As mentioned previously, fluidity is a critical property of biological membranes in vivo. According to biophysical models of membrane fluidity, there is a logarithmic dependence of the diffusion coefficient of a given molecule (e.g. a membrane protein) on its radius, a phenomenon enabling large proteins embedded in the membrane to diffuse nearly as rapidly as lipid molecules . The fluidity dynamics are completely different for membranes interacting directly with solid substrates, where friction greatly attenuates the diffusion of larger molecules (e.g. proteins) in comparison to lipids . The characteristic fluidity of supported membranes depends entirely upon the manner in which the lipid bilayer is prepared and the type of solid substrate supporting the membrane. In order to retain such a high level of fluidity, these membranes cannot be exposed to an air-water interface. Integrated membrane technologies, in which lipid bilayers are deposited on a self-assembled chemical monolayer coating the solid substrate instead of directly on the substrate itself, have sought to eliminate this drawback. However, the increased convenience of coating the substrate with a chemical monolayer is offset by the observation that integrated membranes have considerably reduced fluidity (approximately 40% less) in comparison to supported lipid bilayers deposited directly on bare glass . Consequently, the supported membranes described in this study display a level of fluidity more characteristic of the in vivo environment, a property likely to be critical for numerous cell biological events.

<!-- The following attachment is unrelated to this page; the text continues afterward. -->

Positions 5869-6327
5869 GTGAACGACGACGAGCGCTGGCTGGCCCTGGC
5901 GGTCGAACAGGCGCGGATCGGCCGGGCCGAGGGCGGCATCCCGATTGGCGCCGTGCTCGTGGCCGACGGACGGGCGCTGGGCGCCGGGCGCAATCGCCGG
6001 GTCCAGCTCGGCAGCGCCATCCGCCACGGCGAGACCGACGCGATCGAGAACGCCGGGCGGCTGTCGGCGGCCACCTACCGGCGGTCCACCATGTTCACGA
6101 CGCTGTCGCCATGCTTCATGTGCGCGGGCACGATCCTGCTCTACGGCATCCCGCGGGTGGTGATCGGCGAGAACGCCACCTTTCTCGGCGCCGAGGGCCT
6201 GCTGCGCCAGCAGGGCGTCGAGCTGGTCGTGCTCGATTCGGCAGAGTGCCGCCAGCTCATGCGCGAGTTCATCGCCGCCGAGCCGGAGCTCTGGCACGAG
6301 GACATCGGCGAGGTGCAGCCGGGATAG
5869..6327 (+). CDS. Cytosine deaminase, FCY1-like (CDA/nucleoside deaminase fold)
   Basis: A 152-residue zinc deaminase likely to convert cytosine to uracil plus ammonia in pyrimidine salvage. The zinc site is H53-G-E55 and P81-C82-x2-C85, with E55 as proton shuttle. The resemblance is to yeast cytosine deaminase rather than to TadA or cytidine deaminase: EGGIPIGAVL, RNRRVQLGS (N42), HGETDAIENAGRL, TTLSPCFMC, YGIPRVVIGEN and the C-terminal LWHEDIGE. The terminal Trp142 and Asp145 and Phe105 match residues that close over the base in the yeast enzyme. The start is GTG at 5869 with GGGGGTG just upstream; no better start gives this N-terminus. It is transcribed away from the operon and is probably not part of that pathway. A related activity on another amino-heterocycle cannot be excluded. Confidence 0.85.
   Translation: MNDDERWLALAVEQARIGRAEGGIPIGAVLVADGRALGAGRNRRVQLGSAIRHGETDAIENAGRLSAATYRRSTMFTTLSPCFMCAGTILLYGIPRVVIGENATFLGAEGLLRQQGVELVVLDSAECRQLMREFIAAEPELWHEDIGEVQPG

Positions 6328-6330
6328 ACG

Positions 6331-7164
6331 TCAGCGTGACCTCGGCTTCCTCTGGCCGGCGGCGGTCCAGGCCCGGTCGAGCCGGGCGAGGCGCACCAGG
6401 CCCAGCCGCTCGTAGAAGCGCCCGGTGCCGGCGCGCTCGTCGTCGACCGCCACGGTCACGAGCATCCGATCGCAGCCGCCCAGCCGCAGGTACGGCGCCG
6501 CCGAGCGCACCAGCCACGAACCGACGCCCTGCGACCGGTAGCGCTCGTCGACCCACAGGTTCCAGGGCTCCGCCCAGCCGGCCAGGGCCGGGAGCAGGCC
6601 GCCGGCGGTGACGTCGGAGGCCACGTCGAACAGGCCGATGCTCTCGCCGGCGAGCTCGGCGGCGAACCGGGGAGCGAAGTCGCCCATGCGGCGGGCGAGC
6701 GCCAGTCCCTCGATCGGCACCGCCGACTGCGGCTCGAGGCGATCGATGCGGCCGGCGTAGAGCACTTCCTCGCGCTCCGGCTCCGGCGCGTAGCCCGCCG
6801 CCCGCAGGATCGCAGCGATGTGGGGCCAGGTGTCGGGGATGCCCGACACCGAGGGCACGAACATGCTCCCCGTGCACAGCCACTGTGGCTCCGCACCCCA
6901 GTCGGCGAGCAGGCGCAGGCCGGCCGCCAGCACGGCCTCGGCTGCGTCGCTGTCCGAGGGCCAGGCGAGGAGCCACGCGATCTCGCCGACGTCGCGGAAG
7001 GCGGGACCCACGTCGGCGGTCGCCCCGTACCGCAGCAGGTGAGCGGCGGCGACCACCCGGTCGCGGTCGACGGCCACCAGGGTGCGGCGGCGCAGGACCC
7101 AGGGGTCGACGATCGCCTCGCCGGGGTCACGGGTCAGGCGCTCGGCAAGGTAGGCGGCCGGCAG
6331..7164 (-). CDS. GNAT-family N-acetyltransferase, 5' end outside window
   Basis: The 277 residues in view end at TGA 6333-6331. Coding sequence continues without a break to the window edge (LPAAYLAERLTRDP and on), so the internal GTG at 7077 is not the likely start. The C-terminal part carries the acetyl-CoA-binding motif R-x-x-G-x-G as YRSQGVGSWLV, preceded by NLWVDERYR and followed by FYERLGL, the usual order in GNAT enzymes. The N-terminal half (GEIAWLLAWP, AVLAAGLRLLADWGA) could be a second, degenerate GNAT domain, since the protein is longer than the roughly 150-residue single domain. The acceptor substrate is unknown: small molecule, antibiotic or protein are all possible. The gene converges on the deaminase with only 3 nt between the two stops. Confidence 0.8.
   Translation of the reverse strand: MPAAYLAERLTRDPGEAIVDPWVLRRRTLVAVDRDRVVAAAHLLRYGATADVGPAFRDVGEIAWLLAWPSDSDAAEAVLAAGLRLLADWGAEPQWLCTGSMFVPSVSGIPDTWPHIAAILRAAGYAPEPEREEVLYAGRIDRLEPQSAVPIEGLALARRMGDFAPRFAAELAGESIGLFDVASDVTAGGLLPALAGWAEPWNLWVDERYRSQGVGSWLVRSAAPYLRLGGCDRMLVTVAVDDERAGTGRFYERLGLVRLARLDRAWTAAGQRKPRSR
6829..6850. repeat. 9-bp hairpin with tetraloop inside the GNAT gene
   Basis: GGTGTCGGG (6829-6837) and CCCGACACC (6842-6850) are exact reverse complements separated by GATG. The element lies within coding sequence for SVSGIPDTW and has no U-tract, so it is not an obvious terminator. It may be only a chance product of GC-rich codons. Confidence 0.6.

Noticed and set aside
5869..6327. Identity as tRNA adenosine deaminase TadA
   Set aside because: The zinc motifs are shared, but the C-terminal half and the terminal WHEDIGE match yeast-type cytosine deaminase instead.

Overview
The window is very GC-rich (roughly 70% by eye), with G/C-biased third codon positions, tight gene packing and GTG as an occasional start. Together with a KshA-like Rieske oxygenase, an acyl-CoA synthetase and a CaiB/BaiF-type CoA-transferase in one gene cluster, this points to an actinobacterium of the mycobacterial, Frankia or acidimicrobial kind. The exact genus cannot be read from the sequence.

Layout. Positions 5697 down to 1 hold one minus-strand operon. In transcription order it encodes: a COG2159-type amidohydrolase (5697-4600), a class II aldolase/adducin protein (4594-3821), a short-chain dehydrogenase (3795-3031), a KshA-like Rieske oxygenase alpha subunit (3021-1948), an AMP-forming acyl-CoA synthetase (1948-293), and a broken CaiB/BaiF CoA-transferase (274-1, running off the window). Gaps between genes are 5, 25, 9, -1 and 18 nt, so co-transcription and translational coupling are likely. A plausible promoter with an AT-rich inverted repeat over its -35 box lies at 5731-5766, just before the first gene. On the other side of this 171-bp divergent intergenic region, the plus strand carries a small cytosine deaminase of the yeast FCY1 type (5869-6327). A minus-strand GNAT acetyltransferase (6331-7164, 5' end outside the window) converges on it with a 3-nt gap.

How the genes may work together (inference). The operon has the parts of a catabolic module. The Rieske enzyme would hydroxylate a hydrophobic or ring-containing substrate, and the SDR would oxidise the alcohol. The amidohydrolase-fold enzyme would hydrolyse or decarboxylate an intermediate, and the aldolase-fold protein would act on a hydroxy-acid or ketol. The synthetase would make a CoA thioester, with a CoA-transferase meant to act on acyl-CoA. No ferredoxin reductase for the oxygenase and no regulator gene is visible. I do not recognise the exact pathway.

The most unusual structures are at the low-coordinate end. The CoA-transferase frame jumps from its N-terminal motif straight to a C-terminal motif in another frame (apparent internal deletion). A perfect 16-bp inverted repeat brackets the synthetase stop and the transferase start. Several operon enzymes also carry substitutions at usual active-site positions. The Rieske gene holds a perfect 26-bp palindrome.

Fluid membrane protein arrays are thus a powerful technology for displaying lipid bilayers which facilitates the study of cell surface processes. Planar synthetic membranes and their molecular components are readily displayed in a fluid and functional state characteristic of the in vivo environment. While the basic principles of fluid bilayer arrays were invented in academia [9, 13], we have industrialized the technology to a level suitable for high throughput drug screening. By combining lipid biochemistry with semiconductor microfabrication and robotic handling, membranes are arrayed at high density in discrete corrals on a silicon chip. In order to complement the membrane array, we have also developed methods for efficiently expressing, purifying, and displaying the vast majority of membrane proteins in the genome. Taken together, the membrane array and membrane protein display technologies enable the study of biological processes occurring on cell membranes. In this article, we report the validation of our membrane array technology for studies pertaining to ligand/receptor binding and live cell-based assays. We initially characterized our supported lipid bilayers by displaying glycolipid molecules found in mammalian (ganglioside GM1) and bacterial (LPS) cells. We have chosen to study the interaction between CTB and the membrane ganglioside GM1. Cholera toxin, naturally secreted by the bacterium Vibrio cholerae, is thought to exist as a hexamer consisting of two subunits in an AB5 configuration. The pentameric CTB subunit is thought to bind up to five GM1gangliosides in a cooperative fashion [16, 17]. This multivalent interaction likely requires membrane fluidity for proper stoichiometric assembly of the ligand/receptor complex. Additionally, we demonstrate the successful display of various other membrane components, including LPS from Gram-negative bacteria and the mammalian proteins ICAM-1 and I-Ek, molecules which are important drug targets for treating diseases ranging from septic shock in the case of the former to autoimmunity in the case of the latter. Gram-negative bacteria display LPS in the outer membrane of their cell wall. Also referred to as endotoxin, LPS consists of two distinct regions: a hydrophilic polysaccharide moiety and the highly conserved hydrophobic toxin lipid A [18, 19]. As LPS is present only in bacterial membranes, it has been a target of continual interest to drug discovery programs aimed at developing more efficacious antibiotics. Our studies examining T cell adhesion and activation on membrane protein arrays displaying immunological proteins demonstrates the utility of our platform for biological assays. In these T cell experiments, we have displayed proteins present on antigen presenting cells which are critical to generating an immunological response: the adhesion protein ICAM-1 and the class II dimeric antigen-presentation molecule I-Ek. The ability to study complex multivalent ligand/receptor interactions and the engagement of live cells with our supported lipid bilayers could aid not only industrial drug screening against membrane targets, but also basic research studies in academia.